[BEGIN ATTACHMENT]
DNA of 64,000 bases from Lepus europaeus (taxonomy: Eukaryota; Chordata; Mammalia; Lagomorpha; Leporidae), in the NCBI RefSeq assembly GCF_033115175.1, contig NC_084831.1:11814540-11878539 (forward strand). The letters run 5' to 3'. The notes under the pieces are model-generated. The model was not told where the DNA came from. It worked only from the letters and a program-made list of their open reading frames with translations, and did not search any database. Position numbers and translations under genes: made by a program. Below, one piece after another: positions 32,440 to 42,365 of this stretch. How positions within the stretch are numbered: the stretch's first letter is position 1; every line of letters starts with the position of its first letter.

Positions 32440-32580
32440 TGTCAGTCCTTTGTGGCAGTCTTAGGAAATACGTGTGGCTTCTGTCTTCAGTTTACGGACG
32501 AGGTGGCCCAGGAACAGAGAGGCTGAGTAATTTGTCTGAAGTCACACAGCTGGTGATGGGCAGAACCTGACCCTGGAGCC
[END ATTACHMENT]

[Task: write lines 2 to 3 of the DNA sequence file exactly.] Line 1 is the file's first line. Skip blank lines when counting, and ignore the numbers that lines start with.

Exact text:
Positions 32440-32580
32440 TGTCAGTCCTTTGTGGCAGTCTTAGGAAATACGTGTGGCTTCTGTCTTCAGTTTACGGACG